When the new iPad Pro (2021) launched in March, the big news was that it uses Apple's M1 chipset also seen in the company's laptops, promising top processing power. While the new tablet still hasn't launched, so we can't say just how powerful it is, a leaked benchmark test gives us a hint.
As spotted by MacRumors (opens in new tab), several entries that seem to be for the new iPad Pro have popped up on benchmark website Geekbench (opens in new tab): five scores show results of 7270, 7282, 7282, 7262 and 7326.
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For some context, the current top device we've tested is the Asus ROG Phone 5 which clocked in at 'only' 3732, and the most powerful tablet in our rankings is the Samsung Galaxy Tab S7 at 3227.
So if these benchmarks are to be believed, the new iPad Pro is more than twice as powerful as its mobile competition. It's worth taking the news with a pinch of salt, though - while unlikely, it's possible the listings could have been faked.
You've got the power
An iPad is only as useful as the apps it runs, and while a 7,000+ Geekbench 5 score is impressive, that much processing power will go to waste, as there are still far too few iPad apps that require it.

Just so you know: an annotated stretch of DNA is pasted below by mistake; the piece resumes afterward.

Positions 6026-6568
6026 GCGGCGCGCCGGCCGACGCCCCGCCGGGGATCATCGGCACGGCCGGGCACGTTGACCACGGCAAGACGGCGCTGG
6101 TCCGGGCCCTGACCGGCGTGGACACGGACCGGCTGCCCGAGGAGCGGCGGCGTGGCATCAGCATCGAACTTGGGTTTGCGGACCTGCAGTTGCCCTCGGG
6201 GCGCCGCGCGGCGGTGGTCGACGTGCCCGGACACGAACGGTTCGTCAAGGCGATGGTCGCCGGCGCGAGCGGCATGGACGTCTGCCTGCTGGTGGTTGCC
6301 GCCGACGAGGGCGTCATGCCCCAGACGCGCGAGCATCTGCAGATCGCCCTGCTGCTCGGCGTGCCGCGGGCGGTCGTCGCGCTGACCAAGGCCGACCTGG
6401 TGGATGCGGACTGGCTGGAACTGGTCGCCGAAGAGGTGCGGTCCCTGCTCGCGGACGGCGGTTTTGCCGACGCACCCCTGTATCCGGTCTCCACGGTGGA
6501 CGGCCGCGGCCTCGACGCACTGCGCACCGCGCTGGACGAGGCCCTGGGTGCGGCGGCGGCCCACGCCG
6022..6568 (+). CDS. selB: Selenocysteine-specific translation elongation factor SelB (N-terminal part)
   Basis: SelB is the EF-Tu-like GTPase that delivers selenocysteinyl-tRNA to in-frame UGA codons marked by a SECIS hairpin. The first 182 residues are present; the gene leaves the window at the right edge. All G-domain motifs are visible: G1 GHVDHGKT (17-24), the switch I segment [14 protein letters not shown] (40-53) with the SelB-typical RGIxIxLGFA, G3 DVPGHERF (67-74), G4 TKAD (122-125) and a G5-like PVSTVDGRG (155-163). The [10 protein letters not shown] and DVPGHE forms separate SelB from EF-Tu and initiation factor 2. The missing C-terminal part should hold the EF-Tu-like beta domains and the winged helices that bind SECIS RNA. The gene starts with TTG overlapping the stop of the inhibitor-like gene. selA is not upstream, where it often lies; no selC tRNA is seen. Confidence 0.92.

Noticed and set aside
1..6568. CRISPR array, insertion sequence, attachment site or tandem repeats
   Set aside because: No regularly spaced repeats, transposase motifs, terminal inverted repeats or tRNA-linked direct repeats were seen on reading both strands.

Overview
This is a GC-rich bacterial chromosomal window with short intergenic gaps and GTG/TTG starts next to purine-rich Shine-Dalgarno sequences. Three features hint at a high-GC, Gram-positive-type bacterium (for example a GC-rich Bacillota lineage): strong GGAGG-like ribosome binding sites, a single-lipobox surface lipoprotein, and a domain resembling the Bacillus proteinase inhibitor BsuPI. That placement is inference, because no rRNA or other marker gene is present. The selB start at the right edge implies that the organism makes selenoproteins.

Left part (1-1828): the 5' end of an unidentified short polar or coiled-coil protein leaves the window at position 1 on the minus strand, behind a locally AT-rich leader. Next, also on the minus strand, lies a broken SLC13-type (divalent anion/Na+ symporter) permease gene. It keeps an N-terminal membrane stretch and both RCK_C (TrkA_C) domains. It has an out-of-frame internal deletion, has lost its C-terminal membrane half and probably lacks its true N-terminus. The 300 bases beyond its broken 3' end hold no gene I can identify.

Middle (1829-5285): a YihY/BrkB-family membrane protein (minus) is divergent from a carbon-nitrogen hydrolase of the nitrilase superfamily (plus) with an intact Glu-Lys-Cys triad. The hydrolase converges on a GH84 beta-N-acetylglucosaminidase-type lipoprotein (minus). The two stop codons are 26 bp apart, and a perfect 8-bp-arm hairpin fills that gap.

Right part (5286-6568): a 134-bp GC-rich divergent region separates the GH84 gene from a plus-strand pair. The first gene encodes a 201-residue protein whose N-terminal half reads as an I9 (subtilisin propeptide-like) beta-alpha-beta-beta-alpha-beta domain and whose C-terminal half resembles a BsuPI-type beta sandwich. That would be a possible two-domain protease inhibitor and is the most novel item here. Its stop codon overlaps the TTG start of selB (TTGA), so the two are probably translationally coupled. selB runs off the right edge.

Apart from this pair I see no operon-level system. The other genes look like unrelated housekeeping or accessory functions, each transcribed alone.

Some of the most processor-intensive iPad apps, like video editor LumaFusion and various members of the Adobe Creative Suite, run swimmingly on years-old iPads. Extra power isn't going to make a lick of difference to the user experience for applications like these.
Sure, some games will benefit from powerful processors, and iPads are becoming portable gaming powerhouses - but for most titles, the only impact will be slightly shorter loading times, which isn't exactly a game-changer.
For the M1 iPad Pro to really be a necessary gadget for professional or creative types, we'll need to see current apps improved with features or functions that older iPads couldn't handle - or new apps designed that make the most of the M1.
Wouldn't that exclude the myriad people who use their older iPad Pros for work just fine, and don't feel they need an upgrade? Yes, it would - that's a toss-up Apple will need to make.
The only exception would be if Mac apps - designed for use on super-powerful laptops - became available for iPad Pro users, while their iPad-oriented counterparts remained accessible to people who didn't have the newest tech. This would reward people who owned the top tech, without ostracizing those who didn't.
There are a few question marks in the new iPad Pro's future, and while it's easy to get excited about new gadgets when they have higher numbers than older ones (7326! that's a really big number!) it's worth scrutinizing what these numbers actually mean. In the case of the iPad Pro, it doesn't mean as much as you'd hope.